Colombo faces water crisis by 2025

Published : 8:27 am  May 25, 2017 | No comments so far |  | 


 reads | 

   20170323-img_1021 IMG_2464  


By Nabeela Hussain
Water couldn’t be supplied to residents in Colombo by the year 2025 under the existing conditions, Project Director of the Greater Colombo Water and Wastewater Management Improvement Investment Programme S. Abdul Rasheed said.

“Research conducted under the programme found that nearly 50 percent of the water supplied to Colombo did not generate any revenue to the Water Board (National Water Supply and Drainage Board-NWSDB), with a vast majority of it being wasted during distribution.

Rasheed said the project was a race against time to establish a system, which would fully utilise the water supplied to the city and also pave ways to increase the amount of water pumped into the city to meet the rising demand.

At the moment Colombo has 140,000 service connections, which supply water to a resident population of 600,000 to a million. 
The Water Board pumps in 200,000- 300,000 cubic metres of water to the city each a day, which would be insufficient to meet the demand of 476,000 cubic metres forecasted for 2040.

Rasheed explained that the Water Board was incapable of meeting the demand, despite measures taken to fully utilise water pumped into the city, as it simply did not have the capacity to do so.

“We can increase the percentage of water that is utilised but to meet the demand that we have predicted in the years to come we will have to increase the amount of water that is pumped into the city,” he said.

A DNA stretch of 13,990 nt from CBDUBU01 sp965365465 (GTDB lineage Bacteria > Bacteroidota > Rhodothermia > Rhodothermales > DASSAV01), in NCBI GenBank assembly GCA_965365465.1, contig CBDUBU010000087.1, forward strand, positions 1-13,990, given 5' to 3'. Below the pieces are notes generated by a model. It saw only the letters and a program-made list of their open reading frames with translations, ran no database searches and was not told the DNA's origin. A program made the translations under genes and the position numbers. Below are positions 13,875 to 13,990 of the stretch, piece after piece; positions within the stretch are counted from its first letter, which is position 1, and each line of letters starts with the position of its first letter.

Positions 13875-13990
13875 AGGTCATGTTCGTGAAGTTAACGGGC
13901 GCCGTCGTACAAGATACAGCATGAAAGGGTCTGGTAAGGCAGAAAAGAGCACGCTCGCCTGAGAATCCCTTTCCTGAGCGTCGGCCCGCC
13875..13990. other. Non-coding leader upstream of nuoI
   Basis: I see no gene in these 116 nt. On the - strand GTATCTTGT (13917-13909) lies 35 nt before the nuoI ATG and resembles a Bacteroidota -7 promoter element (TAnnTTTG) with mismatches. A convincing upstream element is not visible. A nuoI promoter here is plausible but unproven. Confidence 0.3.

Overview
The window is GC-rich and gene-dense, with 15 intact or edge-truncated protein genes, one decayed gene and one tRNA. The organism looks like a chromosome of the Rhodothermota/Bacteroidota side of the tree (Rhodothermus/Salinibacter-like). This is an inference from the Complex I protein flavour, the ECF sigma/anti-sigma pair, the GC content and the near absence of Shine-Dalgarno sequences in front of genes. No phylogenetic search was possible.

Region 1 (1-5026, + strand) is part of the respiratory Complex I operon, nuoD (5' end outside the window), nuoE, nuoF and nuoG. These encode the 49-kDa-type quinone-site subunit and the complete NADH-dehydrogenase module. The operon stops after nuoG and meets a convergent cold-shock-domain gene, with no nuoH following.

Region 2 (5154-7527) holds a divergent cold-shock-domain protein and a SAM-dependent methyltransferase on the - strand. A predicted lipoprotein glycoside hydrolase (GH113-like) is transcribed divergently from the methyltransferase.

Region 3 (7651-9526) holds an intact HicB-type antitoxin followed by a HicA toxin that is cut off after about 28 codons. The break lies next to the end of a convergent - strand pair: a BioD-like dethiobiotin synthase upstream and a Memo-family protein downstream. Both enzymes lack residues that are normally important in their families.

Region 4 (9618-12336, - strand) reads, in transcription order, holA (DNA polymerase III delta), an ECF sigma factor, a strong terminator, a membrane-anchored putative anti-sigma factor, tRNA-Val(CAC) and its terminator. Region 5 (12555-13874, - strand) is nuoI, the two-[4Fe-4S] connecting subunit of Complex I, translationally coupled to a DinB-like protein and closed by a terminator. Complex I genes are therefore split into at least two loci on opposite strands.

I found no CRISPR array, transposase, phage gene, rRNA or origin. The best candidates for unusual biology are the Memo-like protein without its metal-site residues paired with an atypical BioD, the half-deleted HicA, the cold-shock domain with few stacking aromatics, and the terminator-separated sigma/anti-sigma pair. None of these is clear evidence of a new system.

An old distribution system, irregular pipelines at old condominium buildings, stand posts in tenement gardens (slum areas) and illegal connections were identified as the main reason for the under utilisation of water supplied to the city.


“Being one of the first Asian cities to establish a pipe borne water supply in the 1800’s, the pipelines laid across the city were more than a hundred years old, corroded and patched up over the years to point of no return,” Rasheed explained.

Replacing these old pipes has been hindered by other issues such as the lack of data and inaccuracy of data that is available. 

“We do have some data and we are gathering data from other utility providers but most of the data we have is inaccurate. When there is a leak which needs to be fixed, we often find that the issue is not in the space identified in the maps that we have but at an entirely different location,” he said.



Additionally, the provision of water supply in a haphazard manner over the years has also contributed to the crisscrossing pipelines across the city. 

“As we are gathering our data we will also divide the city into 69 areas, which will be managed individually and ensure that water supply and assistance will be provided immediately to residents,” he explained.

Traffic, the use of labourers instead of machines to complete delicate work and the working only during the night severely restricted the completion of the project. 


“This is Colombo, sometimes we plan to lay a few kilometres of pipes a day which at times cannot be done due to various reasons,” he explained.

The Colombo Water Supply Improvement Project would completely revamp the water supply system in the city, but the project seemed to move at a slow pace due to the lack of data and the logistical issues faced during construction.